A Reading Group Guide to Silence
By Becca FitzpatrickAbout This Book
When Nora wakes up in the middle of a graveyard, she doesn’t know how much her life is about to change. As a matter of fact . . . she doesn’t know much of anything. She doesn’t remember a single thing about the past five months, including the fact that she’s been missing—kidnapped—for eleven weeks. Her mom and Vee are happy to have Nora home, but they also seem to be hiding something from her. How much do they know? How much will Nora eventually remember? And why does that brooding dark-haired boy with mysterious skills seem so familiar?Discussion Questions
· How does being kidnapped change the way that Nora is treated by her family and friends? In what ways does her kidnapping change how Nora feels? Are there any similarities between her postkidnapping frame of mind and how she felt in the previous books when she was firmly entrenched in the Nephilim struggles?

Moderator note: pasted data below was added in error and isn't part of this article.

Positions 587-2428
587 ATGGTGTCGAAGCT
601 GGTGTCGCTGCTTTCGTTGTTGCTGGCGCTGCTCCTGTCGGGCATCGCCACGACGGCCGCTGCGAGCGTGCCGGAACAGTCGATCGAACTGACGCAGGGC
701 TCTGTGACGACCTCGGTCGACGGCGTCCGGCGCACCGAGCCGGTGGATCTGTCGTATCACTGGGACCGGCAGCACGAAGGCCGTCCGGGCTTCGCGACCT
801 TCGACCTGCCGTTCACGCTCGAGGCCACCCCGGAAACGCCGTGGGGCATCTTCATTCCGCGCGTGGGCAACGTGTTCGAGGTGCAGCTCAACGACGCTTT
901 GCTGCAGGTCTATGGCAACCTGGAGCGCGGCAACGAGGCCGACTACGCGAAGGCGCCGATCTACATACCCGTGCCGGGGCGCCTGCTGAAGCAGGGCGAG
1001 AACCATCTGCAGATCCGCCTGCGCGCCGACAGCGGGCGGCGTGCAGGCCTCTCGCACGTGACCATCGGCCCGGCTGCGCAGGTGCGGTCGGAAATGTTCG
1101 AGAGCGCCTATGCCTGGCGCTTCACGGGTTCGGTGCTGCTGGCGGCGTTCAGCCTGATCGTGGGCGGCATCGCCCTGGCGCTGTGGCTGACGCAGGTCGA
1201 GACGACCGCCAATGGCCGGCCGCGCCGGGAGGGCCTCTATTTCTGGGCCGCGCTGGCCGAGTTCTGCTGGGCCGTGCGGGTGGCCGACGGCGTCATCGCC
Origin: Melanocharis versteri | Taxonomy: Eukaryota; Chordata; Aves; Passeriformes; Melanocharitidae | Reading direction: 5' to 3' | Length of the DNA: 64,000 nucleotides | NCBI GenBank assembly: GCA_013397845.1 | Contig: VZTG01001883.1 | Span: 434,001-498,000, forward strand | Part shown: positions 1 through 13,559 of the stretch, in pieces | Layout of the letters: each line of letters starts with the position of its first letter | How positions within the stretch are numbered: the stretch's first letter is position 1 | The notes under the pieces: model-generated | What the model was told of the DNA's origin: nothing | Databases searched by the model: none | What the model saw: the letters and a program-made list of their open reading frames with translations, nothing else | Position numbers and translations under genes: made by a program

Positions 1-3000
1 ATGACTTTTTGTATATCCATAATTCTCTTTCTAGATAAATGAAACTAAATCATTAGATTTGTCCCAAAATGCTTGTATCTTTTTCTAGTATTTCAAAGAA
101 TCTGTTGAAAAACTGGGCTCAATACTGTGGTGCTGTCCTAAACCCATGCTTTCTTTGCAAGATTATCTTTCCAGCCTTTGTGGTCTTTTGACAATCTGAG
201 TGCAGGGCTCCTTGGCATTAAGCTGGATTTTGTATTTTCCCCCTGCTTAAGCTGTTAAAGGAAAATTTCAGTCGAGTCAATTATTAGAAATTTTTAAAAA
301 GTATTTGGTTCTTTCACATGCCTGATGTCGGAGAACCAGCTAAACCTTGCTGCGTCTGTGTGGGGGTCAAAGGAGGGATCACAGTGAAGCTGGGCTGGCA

· In Chapter 10, Nora says of her amnesia that “ignorance was the lowest form of humiliation and suffering.” Do you agree with this assessment? Are there any benefits to her amnesia? Does the fact that she eventually learns what has happened to her put Nora in a better position?
· Why do most of the people who know about Nora’s past not tell her about it? Are their reasons valid, particularly in light of